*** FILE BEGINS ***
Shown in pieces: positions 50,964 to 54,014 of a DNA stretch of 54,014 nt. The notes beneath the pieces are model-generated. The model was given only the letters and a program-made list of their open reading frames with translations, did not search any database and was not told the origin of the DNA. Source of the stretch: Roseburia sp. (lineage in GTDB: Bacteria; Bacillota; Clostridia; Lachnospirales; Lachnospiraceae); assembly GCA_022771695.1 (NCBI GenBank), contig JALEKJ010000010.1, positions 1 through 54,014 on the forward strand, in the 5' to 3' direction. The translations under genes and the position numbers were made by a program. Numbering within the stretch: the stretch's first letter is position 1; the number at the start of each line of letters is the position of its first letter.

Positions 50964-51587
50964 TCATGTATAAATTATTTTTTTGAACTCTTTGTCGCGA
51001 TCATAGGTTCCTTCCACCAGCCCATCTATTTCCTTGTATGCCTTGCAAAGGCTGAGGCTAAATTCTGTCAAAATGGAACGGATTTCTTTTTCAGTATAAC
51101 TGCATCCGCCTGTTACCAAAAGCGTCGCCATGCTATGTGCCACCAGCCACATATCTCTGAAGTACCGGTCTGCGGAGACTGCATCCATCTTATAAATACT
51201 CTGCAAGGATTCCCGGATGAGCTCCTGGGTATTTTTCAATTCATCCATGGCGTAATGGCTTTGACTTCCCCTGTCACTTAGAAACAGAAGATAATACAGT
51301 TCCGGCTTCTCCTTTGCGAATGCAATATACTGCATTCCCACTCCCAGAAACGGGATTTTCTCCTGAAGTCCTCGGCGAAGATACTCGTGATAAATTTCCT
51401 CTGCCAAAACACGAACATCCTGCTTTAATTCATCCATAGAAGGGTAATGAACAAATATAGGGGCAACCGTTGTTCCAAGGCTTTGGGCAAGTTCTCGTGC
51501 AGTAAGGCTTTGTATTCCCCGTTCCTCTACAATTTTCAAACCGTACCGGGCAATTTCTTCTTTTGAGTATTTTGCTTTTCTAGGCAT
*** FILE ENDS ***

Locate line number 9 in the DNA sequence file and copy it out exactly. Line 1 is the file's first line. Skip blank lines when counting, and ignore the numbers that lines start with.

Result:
51501 AGTAAGGCTTTGTATTCCCCGTTCCTCTACAATTTTCAAACCGTACCGGGCAATTTCTTCTTTTGAGTATTTTGCTTTTCTAGGCAT